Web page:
He said the selection would also include books on topics such as sport, gardening, craft, music, hobbies, cars, and a selection of back issue magazines.

Once again, the money made from the book sale will go straight back into community groups. In the past this has included the surf life saving club, the rural fire service and Westpac Helicopter. Book donations will be accepted until the very last minute and can be dropped at Pelican Pest Control or Ella’s Boutique.

For pick-ups in Tea Gardens or Hawks Nest contact Mr Harrison on 49971323.

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Rrrr, me hearties

IMAGINE being indebted to pirates until your 21st birthday, but being born in a leap year, your 21st birthday is another 63 years away.
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That is the concern of Frederick in Gilbert and Sullivans comic opera, The Pirates of Penzance.

After being released from his apprenticeship, he meets Mabel, the daughter of Major-General Stanley, and they fall in love instantly. Frederick soon finds out he was born on February 29, so technically has a birthday only each leap year. His contract states he remain apprenticed to the pirates until his 21st birthday, so must serve for another 63 years.

Bound by his own sense of duty, Frederick’s only solace is that Mabel agrees to wait for him faithfully.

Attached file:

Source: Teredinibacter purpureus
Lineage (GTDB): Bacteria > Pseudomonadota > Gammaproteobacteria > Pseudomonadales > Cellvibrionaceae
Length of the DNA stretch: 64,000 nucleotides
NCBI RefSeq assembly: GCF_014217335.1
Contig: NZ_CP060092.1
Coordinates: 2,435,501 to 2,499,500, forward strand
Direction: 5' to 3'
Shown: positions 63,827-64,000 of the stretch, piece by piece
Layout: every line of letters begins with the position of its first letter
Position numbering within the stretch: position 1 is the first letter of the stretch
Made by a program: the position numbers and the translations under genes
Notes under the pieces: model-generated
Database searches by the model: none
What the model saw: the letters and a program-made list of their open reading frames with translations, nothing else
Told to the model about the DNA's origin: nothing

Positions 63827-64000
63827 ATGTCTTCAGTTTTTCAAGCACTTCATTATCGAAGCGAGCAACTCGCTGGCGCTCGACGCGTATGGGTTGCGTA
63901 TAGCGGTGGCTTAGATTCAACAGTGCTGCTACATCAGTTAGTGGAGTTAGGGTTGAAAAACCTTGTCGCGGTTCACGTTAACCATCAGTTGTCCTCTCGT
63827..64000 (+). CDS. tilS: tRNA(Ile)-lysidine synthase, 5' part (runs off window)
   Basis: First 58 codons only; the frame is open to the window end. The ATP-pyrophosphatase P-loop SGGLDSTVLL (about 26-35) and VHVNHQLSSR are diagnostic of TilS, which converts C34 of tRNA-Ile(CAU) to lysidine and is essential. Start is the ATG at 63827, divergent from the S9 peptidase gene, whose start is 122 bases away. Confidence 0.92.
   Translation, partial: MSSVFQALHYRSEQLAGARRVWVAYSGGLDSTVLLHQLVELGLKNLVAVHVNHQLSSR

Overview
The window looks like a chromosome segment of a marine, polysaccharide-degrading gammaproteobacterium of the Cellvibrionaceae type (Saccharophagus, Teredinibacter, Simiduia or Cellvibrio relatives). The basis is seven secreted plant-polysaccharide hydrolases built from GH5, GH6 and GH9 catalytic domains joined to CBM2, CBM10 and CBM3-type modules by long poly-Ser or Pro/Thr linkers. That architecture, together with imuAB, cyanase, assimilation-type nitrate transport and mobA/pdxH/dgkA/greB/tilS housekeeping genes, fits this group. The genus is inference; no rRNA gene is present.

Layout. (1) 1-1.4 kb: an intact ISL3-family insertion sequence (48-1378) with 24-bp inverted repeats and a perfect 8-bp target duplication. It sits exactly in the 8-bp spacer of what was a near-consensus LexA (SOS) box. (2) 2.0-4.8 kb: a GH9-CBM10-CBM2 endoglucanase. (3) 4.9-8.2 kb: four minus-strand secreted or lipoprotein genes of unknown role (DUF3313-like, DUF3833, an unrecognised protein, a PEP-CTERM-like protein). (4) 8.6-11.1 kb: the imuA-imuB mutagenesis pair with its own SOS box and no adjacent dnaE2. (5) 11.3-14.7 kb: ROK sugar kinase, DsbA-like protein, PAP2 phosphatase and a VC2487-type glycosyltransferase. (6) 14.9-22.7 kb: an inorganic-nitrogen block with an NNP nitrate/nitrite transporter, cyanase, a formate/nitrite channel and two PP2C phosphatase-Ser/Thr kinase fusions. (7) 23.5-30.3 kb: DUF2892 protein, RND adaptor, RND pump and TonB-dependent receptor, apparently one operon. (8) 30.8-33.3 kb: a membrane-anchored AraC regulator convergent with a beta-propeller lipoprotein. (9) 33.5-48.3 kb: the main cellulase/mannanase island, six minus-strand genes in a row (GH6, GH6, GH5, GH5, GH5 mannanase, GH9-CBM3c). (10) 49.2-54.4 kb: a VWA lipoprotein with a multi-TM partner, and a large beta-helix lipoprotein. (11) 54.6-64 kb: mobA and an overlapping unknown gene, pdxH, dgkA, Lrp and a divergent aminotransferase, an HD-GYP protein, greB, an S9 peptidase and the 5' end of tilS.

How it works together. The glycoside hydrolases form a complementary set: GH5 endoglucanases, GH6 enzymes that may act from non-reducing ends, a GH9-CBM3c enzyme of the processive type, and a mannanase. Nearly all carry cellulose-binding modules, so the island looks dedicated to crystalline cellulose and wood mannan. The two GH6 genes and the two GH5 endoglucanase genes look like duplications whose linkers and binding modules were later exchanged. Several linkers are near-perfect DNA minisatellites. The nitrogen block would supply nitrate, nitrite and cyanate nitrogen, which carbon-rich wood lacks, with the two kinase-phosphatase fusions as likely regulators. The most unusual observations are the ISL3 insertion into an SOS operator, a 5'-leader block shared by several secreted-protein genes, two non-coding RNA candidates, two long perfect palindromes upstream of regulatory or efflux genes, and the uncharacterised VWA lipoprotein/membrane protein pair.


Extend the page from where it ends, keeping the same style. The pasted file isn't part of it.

With music by Arthur Sullivan and libretto by W.S. Gilbert, Pirates of Penzance was the pair’s fifth collaboration and introduced the much-parodied Major-General’s patter song.

Savoy Arts Company has come to Bundanoon since 1985 to open its show at the Soldiers’ Memorial Hall, and it’s a tradition looked forward to by the cast every year, with this year being no exception.

“We always enjoy Bundanoon; it’s good fun and we always receive a warm welcome,” artistic director Michael Morton-Evans said.

Next weekend Savoy Arts Company will present The Pirates of Penzance with a huge cast of 30, with a slight adjustment to the script.

“I’m a traditionalist, but there are a few surprises in the production, the Major-General song has been re-written with some up-to-date lyrics,” Mr Morton-Evans said.

Mr Morton-Evans is no stranger to the stage, having appeared in various Australian TV shows in the 70s and 80s, such as No 96 and The Young Doctors, as well as several movies.

He was introduced to Gilbert and Sullivan at age 10 by his father and has appeared in several Gilbert and Sullivan productions, such as Princess Ida and Patience.

“Gilbert’s satire is still relevant today… I don’t think human nature changes.”

The Pirates of Penzance presented by the Savoy Arts Company is on next Saturday at 3pm at Bundanoon Memorial Hall, Railway St, Bundanoon.

For bookings and inquiries: [email protected]南京夜网.au or call 4883 7195. Tickets: adult $25, concession $20 and child $15.